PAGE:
• Ann Perry – 265
  • William Perry – 498
  • Rhoda Ann Webb – 138
  • Willenhall, Staffordshire, England, United Kingdom
  • Buried On This Day
  • Sealed To Spouse On This Day

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  • Died On This Day

This Day In Our Family History; April 14, 2017

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  • Lillian Alcorn – 31
  • David William Rowley – 30
  • Ralph Alcorn Rowley – 34
  • Harlem, Blaine, Montana, United States

Journal: Jeanette Sperry; April 14, 2018

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  • Journal
  • Journal: Jeanette Sperry
  • Alfred Oscar Lunt – 15
  • Charles Alonzo Sperry – 48
  • Jeanette Sperry – 16

This Day In Our Family History; April 14, 2018

Added Categories:

  • Lillian Alcorn – 31
  • Darlene Lunt Holman – 1645
  • George Thornton Holman – 1644
  • Eva Ruth Lunt – 20
  • David William Rowley – 30
  • Ralph Alcorn Rowley – 34
  • Moses Sperry – 508
  • New Haven, New Haven, Connecticut, United States
  • Lake View, Utah, Utah, United States

Journal: Jeanette Sperry; April 15, 2017

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  • Charles Henry Sperry – 46
  • Emily Esther Sperry – 50
  • Jeanette Sperry – 16

This Day In Our Family History; April 15, 2017

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  • Clark Alcorn – 91
  • Harriet Ann Weaver – 92
  • Logan, Cache, Utah, United States

Journal: Jeanette Sperry; April 15, 2018

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  • Journal
  • Alfred Oscar Lunt – 15
  • Emily Louisa Miller – 118
  • Charles Henry Sperry – 46
  • Jeanette Sperry – 16

This Day In Our Family History; April 15, 2018

Added Categories:

  • Clark Alcorn – 91
  • Elizabeth Lamont Sperry – 278
  • Harriet Ann Weaver – 92
  • England, United Kingdom
  • SLAKE – Salt Lake Utah Temple; Salt Lake City, Salt Lake, Utah, United States

Journal: Grace Harriet Rowley

When Donna (Donna Diane Smith) was still little we moved to Virginia to live before Don (Donald Eugene Smith) was transferred to Trieste, Italy. We lived there for about two years. I don’t remember a lot about Italy, but it was beautiful. We had only been there for a short time when there was a jazz band playing in the street. I didn’t know what was going on so I went out and got the girls. I later found out that it was a funeral procession and that was the traditional way they did funerals in Italy. One time while living in Trieste, Don called Donna to come in when Cheryl (Cheryl Jeanette Sperry) came in instead. Don asked her why she had come when he had called her sister Donna to come in. Cheryl said she wasn’t sure if she was Cheryl or Donna, and she wanted to mind.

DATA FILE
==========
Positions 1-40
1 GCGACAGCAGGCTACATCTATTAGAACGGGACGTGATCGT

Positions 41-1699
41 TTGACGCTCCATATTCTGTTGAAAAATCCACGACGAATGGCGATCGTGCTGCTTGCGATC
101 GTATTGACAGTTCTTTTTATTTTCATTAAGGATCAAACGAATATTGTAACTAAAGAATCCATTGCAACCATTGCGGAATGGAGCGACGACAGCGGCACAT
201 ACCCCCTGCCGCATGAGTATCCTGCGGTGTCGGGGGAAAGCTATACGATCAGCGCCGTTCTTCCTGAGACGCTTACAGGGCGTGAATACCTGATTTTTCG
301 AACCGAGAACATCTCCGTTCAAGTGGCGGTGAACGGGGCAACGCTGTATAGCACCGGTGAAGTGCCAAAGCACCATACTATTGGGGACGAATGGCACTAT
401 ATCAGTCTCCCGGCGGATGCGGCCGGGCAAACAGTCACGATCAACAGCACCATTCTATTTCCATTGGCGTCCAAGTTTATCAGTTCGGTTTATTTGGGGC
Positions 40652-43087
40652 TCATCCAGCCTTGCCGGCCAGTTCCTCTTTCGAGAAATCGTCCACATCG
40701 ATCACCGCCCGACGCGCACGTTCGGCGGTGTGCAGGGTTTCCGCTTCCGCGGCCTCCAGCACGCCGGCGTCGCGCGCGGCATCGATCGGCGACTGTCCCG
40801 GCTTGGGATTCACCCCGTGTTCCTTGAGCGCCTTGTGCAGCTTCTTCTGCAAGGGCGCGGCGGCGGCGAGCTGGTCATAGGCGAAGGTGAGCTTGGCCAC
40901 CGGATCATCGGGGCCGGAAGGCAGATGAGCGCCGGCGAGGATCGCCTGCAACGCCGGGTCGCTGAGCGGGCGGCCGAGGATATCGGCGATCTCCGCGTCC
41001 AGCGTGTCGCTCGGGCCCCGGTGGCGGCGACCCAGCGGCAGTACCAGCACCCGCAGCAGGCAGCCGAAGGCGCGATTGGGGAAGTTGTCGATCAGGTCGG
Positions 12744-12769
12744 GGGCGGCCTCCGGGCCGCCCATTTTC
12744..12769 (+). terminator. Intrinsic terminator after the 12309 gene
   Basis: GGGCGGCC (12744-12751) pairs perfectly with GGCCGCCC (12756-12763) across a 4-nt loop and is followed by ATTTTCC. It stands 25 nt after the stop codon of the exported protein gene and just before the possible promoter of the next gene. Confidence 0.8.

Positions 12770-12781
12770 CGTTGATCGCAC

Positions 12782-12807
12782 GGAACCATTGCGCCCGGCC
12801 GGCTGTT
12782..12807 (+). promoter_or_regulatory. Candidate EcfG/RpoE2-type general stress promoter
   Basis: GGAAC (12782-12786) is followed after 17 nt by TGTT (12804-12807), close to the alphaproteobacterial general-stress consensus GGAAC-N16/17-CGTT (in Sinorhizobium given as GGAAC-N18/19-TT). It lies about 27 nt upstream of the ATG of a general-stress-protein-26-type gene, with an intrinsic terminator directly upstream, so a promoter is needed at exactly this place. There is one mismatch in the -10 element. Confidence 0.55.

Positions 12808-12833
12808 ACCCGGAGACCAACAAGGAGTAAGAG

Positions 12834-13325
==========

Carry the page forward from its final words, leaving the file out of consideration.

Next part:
After we left Italy, we were transferred to Frankfurt, Germany. While in Germany I was about 6 months pregnant with Ron (Ronald Steven Smith). We lived on the 2nd and 3rd floor of the apartment building. Cheryl was about 5; she came running up the stairs screaming. Don and I went to see what in the world was wrong. Cheryl was upset because there were some ants climbing on her. Don got mad and spanked her for scaring me to death. I don’t remember ever running like that. We had an interesting event happen while we were living in Germany. I inadvertently got the missionaries drunk. It was Christmas Eve. We had invited the LDS service men and the missionaries over for Christmas Eve dinner (I bet Mom made her famous spaghetti. She was known to make a whole roaster pan full for family and friends). As a Christmas gift, we had been given a lovely box of German chocolates for Christmas. We had them out to share with our guests. At the time we did not read or speak much German and didn’t know that the main ingredient in the chocolates was either cognac or rum. Needless to say, I was really embarrassed.

We moved back to Eureka, California with my parents about a week before our second son Ronald Steven Smith was born. The doctor told me that if the baby were a girl, he would trade me for a boy. They had four or five sons and wanted a daughter. We didn’t have to worry because Ron was all boy and the doctor was joking anyway.

Ron was always a strong boy. One time when Ron was about five he stepped on a nail. They had to have his Dad (who was 6’3″) and two other men hold him down to give him a tetanus shot.

We were transferred to New Port News, Virginia when Ron was young. Our 5th child was born there, Lillian Lorraine Smith. When I was about four months along I received a letter from my Mother (Lillian Alcorn). She said it would be very nice to have a granddaughter named after her. So Don decided then that if we had a girl her name would be Lillian Lorraine, after both of her grandmothers, my mother, Lillian Alcorn Rowley and Don’s mother, Lorraine Bolton Smith Everhard (Coral Lorraine Bolton), and since I wanted to name her Laurie Ann anyway, we called her Lori.

This Day In Our Family History

1726

Dorothy Sperry died in New Haven, New Haven, Connecticut, United States

1788

James Bishop died

1872

Moses Sperry died

1921

Ila Johnson was born in Lake View, Utah, Utah, United States to William Jennings Bryant Johnson and Henriett Grace

1933

Ralph Alcorn Rowley was born, in the covenant, in Harlem, Blaine, Montana, United States to David William Rowley and Lillian Alcorn, both 29 years old. He was the 4th of 9 children, and the 3rd of 6 sons, born to the couple

Darlene Lunt Holman was born in Salt Lake City, Salt Lake, Utah, United States to George Thornton Holman and Eva Ruth Lunt. She was the 1st of 2 children, and the 1st of 2 daughters born to the couple

1943